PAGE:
Richard Diaz: I think the political will is there to make change on a federal level. It shows with legislation like the bipartisan infrastructure bill, which contains $15 billion for lead service line replacement nationwide. That’s still not enough money to do 100 percent replacement, but it’s a start. And then also pieces like the Weatherization Assistance Program, which contains money for lead paint abatement as well. So we’d like to see continued investment in both lead service line replacement and in lead paint abatement.
There will also be money going to the state health department to lower the actionable level by which the department will intervene in lead poisoning cases. Previously, the City of Milwaukee was at about 20 micrograms per deciliter, so if a child had blood lead levels at that amount, they would issue a public health nurse, a lead risk assessor, and then a lead abatement bid for a contractor if they found lead. It’s a shame that it took a volunteer-led organization like COLE to advocate for that kind of big investment to service families because, you know, if you are testing at 20 micrograms per deciliter, some considerable damage is already done. There are studies that show that at three, four, five micrograms per deciliter, considerable damage is done. The CDC recently modified its actionable level for lead poisoning: previously it was five and now it’s 3.5 micrograms per deciliter. So that’s great. That’s the kind of policy change we need, but we also need we need public health to be more robust and more heavily invested in from city, state, and local governments, but also from the private sector.
Juniper Lewis: Shy spoke with us the importance of bringing landlords into the conversation on how to fix the problem of lead contamination.
Shy McElroy: I grew up in a neighborhood in Milwaukee’s north side where few people owned their homes. I saw my neighbors move to a house down the street every other month or two. And when they moved into a house, they would complain: “I’m not paying rent this month because my landlord won’t come and fix this, he won’t seal the windows and it’s cold outside, it’s the same temperature in my house as outside,” you hear these different complaints. And that could contribute to why it’s a high eviction rate in these houses. These tenants get evicted because they won’t pay their rent, but they’re not paying rent because of all these different issues the landlords are not taking care of. And then when you go to court and you get evicted, you still have to pay that money. So now, the landlord put an eviction on my record and it’s going to be hard for me to go somewhere else besides in this area where the same thing is happening across the street. So I think that’s another group of people that needs to come to the table—landlords. Because if the state is willing to work with landlords and give them breaks for lead abatement costs, and then in turn work with the tenants, it’s the landlord working with the tenant working with the state—that’s what we need more of.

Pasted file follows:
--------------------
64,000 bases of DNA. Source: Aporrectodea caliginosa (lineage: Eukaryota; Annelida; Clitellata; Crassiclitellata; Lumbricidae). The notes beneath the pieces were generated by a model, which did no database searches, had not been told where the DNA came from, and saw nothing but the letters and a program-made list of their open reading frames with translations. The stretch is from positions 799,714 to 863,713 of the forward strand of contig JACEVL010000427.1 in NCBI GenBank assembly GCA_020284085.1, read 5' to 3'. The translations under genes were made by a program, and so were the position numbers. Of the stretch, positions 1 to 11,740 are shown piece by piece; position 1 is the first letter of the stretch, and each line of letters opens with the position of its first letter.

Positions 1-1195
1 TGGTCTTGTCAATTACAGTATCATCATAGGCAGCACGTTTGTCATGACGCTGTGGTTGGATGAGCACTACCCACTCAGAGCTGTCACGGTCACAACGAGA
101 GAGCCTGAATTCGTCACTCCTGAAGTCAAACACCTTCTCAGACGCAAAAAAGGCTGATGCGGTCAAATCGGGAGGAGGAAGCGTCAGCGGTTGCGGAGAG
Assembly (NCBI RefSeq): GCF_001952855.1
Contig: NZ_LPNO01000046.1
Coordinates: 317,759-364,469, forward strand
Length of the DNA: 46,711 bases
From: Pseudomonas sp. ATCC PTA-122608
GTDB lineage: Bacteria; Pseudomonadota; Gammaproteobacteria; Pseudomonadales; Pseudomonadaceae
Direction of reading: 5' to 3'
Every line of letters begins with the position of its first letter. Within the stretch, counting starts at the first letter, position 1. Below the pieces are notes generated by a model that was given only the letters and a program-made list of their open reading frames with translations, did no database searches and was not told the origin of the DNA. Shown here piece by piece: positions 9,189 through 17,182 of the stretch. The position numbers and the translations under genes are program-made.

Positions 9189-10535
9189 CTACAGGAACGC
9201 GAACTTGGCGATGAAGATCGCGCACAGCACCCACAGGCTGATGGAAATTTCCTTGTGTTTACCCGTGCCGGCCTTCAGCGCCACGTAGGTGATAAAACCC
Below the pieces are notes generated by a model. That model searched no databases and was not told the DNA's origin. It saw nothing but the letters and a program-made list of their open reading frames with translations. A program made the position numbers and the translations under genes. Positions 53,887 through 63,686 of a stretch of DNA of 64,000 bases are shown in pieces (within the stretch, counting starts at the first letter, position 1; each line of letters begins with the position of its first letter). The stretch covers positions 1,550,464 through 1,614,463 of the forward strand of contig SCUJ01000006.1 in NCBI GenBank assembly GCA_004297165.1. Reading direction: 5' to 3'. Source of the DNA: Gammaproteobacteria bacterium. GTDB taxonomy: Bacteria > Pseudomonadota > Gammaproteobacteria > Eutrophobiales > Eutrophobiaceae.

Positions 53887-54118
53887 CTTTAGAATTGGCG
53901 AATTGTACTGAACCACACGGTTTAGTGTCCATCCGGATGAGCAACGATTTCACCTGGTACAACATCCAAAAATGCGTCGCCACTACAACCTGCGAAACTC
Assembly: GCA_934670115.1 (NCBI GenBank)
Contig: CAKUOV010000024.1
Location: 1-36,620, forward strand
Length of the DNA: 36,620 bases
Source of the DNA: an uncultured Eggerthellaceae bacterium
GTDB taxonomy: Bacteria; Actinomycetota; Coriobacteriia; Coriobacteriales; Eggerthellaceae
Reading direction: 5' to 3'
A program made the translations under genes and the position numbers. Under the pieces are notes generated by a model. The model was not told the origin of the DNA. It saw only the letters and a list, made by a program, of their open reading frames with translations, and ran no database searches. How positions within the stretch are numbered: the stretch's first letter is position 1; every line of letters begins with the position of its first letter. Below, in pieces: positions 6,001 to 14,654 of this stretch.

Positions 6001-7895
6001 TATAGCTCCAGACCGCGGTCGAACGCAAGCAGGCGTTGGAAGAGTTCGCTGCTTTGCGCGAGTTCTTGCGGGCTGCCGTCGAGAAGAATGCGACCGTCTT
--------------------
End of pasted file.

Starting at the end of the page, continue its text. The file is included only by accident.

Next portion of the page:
Carly Griffith: What does environmental justice look like to you, for the neighborhoods that you serve through COLE?
Richard Diaz: It would look like robust economic development. So, you know, union training facilities, contractors lined out to hire folks who are trained as an entry into the workforce, clean energy sector jobs, and replacing lead service lines. Also, support for homeowners who are older and don’t work and receive a little bit too much from their retirement funds to receive support from the city to access to adequate food, taking care of some of these blighted properties, increased funding for our school systems, and policy that reflects not allowing this to happen again. We don’t need anything toxic in our neighborhood, or developers that are going to produce things that affect our air quality, our water quality, our land quality.
Featured image: Dutch Boy paint can, a source of lead contamination. Photo from Wikimedia Commons, 2010.
Podcast music: “Weatherman” by Wolf Man Summit. Used with permission.
Dr. Elizabeth Neary is a retired pediatrician and a member of the Wisconsin Environmental Health Network, a group that educates physicians about the link between environment and health.
Shy McElroy is a community organizer for the Coalition on Lead Emergency (COLE).
Richard Diaz is the chair of the Coalition on Lead Emergency (COLE) and the Midwest Regional Field Organizer for BlueGreen Alliance.